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Original Problem. Let $\mathbb{H}=\left\{z\in\mathbb{C} : \Im(z)>0\right\}$ be the open upper half plane. Determine all analytic functions $f:\mathbb{H}\rightarrow\mathbb{C}$ that satisfy the inequality

$$\left|f(z)\right|\leq\Im(z) \tag{1}$$

This is an old qual problem which I at first found deceptively simple and asked for a fresh set of eyes. The solution is straightforward. The inequality implies $f$ has a continuous extension $\tilde{f}:\overline{\mathbb{H}}\rightarrow\mathbb{C}$ to the closed upper half plane by setting $\tilde{f}(x):=0$ for all $x\in\mathbb{R}$. By Schwarz reflection, we obtain an entire function $\tilde{f}:\mathbb{C}\rightarrow\mathbb{C}$ which vanishes on the real axis. By the identity theorem, $\tilde{f}\equiv 0$, implying $f\equiv 0$.

I tried coming up with another solution, for example using maximum modulus principle, but didn't get anywhere. So if anyone has a different proof, I would be interested in seeing it.

At the suggestion of David C. Ullrich, we consider the problem of determining harmonic functions in the upper half plane satisfying the same inequality.

Problem. With $\mathbb{H}$ as above, determine all harmonic functions $f:\mathbb{H}\rightarrow\mathbb{C}$ (i.e. $\Delta f=0$) that satisfy the inequality in (1).

An answer to this problem has been posted below.

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    $\begingroup$ It is that simple. $\endgroup$ – Daniel Fischer Jul 6 '15 at 19:03
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    $\begingroup$ Ok, that's too easy, now find all the real-valued harmonic functions in the upper half-plane satisfying the same inequality... $\endgroup$ – David C. Ullrich Jul 6 '15 at 19:51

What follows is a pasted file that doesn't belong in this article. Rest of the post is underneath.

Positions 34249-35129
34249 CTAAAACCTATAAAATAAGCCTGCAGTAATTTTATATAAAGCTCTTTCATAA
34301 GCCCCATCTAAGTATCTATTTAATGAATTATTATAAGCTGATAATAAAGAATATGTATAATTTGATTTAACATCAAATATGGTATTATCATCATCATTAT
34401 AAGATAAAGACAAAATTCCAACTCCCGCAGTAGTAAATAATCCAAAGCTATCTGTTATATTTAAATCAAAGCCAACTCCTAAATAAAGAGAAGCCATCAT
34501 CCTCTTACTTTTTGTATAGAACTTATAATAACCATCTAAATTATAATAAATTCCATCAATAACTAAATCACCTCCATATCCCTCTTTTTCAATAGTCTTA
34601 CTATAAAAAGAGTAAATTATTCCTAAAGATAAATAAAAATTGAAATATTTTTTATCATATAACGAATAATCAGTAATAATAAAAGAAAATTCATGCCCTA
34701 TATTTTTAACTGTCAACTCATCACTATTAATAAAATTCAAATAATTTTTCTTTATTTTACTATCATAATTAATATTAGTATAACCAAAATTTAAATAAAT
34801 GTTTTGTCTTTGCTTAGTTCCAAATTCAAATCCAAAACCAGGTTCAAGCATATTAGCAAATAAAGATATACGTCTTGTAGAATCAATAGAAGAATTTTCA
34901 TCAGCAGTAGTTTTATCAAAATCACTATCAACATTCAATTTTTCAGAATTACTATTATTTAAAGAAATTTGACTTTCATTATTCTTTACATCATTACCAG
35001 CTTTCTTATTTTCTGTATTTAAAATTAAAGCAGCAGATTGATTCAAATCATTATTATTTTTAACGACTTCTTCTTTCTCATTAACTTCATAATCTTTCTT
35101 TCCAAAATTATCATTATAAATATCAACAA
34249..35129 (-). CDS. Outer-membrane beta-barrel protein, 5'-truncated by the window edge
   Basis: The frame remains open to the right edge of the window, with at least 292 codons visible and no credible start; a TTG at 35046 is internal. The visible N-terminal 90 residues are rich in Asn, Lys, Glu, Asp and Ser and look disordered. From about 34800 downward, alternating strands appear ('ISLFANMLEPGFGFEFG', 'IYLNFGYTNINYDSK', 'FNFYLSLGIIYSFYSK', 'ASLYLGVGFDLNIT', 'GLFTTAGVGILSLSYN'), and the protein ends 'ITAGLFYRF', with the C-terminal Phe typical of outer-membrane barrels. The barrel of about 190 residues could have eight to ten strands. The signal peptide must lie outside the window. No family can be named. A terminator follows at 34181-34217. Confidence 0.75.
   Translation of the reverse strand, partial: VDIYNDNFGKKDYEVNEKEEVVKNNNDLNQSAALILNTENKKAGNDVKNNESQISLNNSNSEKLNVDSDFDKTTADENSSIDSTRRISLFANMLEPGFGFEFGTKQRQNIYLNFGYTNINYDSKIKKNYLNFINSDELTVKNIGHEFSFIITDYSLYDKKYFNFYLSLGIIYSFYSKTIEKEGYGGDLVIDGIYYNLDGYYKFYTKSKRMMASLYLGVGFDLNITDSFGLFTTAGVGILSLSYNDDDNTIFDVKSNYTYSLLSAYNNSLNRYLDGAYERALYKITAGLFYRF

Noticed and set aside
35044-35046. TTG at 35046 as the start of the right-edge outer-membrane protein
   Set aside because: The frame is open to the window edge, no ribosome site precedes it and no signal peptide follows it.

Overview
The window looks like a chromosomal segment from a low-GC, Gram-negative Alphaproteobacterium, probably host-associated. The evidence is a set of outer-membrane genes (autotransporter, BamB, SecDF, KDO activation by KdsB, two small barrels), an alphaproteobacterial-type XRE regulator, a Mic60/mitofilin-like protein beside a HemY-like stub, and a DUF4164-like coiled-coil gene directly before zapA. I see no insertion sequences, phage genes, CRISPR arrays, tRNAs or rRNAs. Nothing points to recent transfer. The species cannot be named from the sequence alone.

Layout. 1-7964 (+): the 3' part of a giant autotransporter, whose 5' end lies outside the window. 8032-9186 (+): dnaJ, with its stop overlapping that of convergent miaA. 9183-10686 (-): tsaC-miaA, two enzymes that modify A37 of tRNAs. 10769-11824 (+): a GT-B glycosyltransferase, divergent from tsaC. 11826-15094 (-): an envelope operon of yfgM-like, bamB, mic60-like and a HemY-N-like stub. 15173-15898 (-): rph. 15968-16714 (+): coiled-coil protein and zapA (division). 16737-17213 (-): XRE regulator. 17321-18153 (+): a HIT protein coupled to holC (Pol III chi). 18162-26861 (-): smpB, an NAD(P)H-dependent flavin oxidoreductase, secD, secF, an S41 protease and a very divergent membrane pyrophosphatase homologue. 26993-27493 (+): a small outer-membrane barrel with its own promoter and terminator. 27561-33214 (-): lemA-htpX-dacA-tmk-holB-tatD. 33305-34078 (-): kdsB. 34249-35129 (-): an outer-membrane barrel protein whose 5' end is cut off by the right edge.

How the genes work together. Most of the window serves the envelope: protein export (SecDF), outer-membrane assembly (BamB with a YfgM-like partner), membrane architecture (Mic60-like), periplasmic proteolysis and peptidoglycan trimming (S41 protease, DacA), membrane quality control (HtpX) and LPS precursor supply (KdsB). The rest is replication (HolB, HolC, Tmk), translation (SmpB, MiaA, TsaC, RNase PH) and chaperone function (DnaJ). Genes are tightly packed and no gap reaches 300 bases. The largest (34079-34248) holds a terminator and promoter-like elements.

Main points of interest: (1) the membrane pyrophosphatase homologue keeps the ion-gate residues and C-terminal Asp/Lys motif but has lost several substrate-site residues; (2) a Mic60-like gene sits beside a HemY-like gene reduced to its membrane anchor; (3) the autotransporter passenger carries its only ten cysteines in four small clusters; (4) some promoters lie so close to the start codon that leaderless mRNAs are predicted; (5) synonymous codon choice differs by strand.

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Your solution is fine. (Answered to keep the question off the unanswered list.)

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Any harmonic function $u$ in the upper half space $\mathbb{H}^{+}\simeq\mathbb{R}_{+}^{2}$ which extends to a continuous function on $\overline{H^{+}}$, vanishing on the real line, extends to a harmonic function on the whole plane by Schwarz reflection. If such $u$ grows at most polynomially in bounded, then it defines a tempered distribution in $\mathcal{S}'(\mathbb{R}^{2})$.

We make use of the following two results. A proof of the first one can be found in [L. Grafakos, Classical Fourier Analysis, Third Edition, Proposition 2.4.1], and the second is elementary.

Theorem. Let $u\in\mathcal{S}'(\mathbb{R}^{n})$ be a tempered distribution. If $u$ is supported in the set $\left\{x\right\}$, then \begin{align*} u=\sum_{\left|\alpha\right|\leq k}c_{\alpha}\partial^{\alpha}\delta_{x} \end{align*} for some nonnegative integer $k$, where $c_{\alpha}\in\mathbb{C}$.

and under the Fourier transform convention

$$\widehat{\phi}(\xi)=\int_{\mathbb{R}^{n}}\phi(x)e^{-2\pi i x\cdot \xi}\mathrm{d}x, \qquad\forall \xi\in\mathbb{R}^{n}$$

Lemma. If $u=(-2\pi i x)^{\alpha}$, then $\widehat{u}=(-1)^{\left|\alpha\right|}\partial^{\alpha}\delta$.

Taking inverse Fourier transforms, we conclude that the harmonic function $u$ must be of the form \begin{align*} u(x,y)=\sum_{\left|\alpha\right|\leq k}c_{\alpha}(2\pi i xy)^{\alpha} \end{align*} for some integer $k$. The condition that $\left|u(x,y)\right|\leq\left|y\right|$ forces $c_{\alpha}=0\Leftrightarrow \alpha=(0,1)$ and for such $\alpha$, $\left|c_{\alpha}(2\pi i )\right|=1$. We conclude that $u(x,y)=e^{i\theta}y$, for some fixed $\theta\in [0,2\pi)$. If we require $u$ to be real-valued, then $u(x,y)=y$.

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